The borrower base is also slightly different between the two products, meaning they have their own idiosyncrasies and react to wider macroeconomic developments in different ways: our own proprietary analysis suggests that less than a third of leveraged loan issuers in our coverage also have fixed-rate bonds in their capital structure. Part of this division between the two markets can be found along rating lines: the high-yield bond market has been the traditional home of a greater proportion of BB-rated issuers.

There are other reasons that certain borrowers favour one market over another. Italian rules around withholding taxes, for example, mean that deals there are almost always financed solely via the bond market. Elsewhere, the high-yield market has been the home of borrowers from cyclical sectors, such as retail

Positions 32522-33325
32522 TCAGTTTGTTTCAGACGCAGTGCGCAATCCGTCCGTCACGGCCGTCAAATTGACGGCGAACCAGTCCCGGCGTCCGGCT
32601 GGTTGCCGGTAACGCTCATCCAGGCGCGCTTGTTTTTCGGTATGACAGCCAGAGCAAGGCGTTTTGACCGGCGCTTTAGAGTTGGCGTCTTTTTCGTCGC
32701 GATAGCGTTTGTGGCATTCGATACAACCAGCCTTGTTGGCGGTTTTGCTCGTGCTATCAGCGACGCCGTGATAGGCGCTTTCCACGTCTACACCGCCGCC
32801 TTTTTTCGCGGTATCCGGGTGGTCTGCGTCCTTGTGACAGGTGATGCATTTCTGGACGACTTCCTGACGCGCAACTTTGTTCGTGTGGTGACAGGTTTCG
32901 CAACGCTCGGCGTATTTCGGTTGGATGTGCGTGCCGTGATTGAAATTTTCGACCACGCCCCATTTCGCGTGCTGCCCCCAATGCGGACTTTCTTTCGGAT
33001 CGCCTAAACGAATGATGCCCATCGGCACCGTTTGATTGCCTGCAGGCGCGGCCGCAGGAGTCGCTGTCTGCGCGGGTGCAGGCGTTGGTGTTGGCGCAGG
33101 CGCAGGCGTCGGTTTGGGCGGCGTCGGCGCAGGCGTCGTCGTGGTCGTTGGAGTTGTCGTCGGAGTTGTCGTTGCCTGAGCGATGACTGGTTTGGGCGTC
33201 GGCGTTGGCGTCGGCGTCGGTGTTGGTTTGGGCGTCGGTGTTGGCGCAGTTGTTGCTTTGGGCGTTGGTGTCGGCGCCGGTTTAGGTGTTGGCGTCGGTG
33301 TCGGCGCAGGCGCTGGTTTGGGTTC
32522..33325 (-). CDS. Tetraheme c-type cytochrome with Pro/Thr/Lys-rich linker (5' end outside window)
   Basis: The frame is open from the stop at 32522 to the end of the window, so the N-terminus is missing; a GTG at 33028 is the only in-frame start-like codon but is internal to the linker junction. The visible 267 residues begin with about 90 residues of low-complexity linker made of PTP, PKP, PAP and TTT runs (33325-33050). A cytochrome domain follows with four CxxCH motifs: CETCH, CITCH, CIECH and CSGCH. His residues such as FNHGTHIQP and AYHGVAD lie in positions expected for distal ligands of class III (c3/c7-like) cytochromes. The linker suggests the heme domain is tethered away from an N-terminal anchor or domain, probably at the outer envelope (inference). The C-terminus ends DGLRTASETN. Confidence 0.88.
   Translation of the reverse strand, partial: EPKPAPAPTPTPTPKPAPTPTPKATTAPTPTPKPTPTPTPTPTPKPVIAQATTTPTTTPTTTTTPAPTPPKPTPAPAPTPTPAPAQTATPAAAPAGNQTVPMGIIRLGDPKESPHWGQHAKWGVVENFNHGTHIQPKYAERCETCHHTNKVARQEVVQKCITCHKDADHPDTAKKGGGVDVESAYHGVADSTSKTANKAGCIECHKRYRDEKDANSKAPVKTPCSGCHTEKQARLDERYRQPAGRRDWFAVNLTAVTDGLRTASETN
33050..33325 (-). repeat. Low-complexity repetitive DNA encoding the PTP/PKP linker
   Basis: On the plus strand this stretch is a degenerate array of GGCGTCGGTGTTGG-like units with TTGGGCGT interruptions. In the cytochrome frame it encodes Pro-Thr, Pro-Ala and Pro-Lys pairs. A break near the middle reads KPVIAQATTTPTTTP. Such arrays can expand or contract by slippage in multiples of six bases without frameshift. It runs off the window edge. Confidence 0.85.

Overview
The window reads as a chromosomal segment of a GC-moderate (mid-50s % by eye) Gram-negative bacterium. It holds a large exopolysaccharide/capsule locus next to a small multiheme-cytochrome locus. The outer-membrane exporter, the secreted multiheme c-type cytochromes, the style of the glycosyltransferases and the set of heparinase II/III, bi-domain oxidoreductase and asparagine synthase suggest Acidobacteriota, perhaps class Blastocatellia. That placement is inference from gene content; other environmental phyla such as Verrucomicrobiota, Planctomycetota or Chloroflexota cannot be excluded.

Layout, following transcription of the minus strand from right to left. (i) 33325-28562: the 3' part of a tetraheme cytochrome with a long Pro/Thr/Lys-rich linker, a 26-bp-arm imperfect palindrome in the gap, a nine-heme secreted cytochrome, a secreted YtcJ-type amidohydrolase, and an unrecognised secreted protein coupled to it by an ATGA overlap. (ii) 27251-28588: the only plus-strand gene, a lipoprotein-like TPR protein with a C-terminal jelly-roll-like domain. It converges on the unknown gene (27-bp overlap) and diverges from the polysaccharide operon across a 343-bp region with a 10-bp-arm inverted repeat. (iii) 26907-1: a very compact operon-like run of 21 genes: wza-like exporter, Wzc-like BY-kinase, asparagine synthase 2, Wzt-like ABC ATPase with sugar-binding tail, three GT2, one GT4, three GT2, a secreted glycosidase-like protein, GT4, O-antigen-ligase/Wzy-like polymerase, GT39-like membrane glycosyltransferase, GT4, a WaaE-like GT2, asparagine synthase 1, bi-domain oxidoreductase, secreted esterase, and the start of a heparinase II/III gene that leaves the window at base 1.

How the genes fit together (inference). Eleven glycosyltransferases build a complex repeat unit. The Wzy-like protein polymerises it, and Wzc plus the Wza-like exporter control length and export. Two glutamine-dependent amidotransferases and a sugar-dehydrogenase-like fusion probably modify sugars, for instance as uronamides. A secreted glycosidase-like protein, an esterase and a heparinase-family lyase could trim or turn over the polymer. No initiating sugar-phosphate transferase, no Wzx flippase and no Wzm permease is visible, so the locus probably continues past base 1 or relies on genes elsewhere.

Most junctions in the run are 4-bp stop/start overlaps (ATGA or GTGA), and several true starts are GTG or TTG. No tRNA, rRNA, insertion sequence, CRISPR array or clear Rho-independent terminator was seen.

In a number of deals though, sponsors do not choose between one product or another but rather tap into as many pools of capital as possible to maximise the liquidity available.

“This is the leveraged finance world rather than just a syndicated loan world or a high-yield bond world,” says Adil Seetal, a senior managing director on CVC’s capital markets team, the financing arm of Europe’s largest private equity house. “You have to play in all the pockets available.”

This is particularly true of cross-border deals, or transactions where the total amount of debt to be raised is sizeable. For example, in Summer 2023 Apollo Global Management and Abu Dhabi Investment Authority financed their public-to-private buyout of chemicals firm Univar with a $1bn offering of senior secured high-yield bonds, a $2.4bn dollar-denominated loan, and a €870m euro-denominated loan.

In this transaction, the sponsors were able to adjust the deal to respond to investor appetite across the two markets at the time: the high-yield bond deal was downsized by $800m while both the term loans were increased. The final financing package was $4.15bn, having been launched at $4.1bn, and the excess capital was earmarked to be used for general corporate purposes.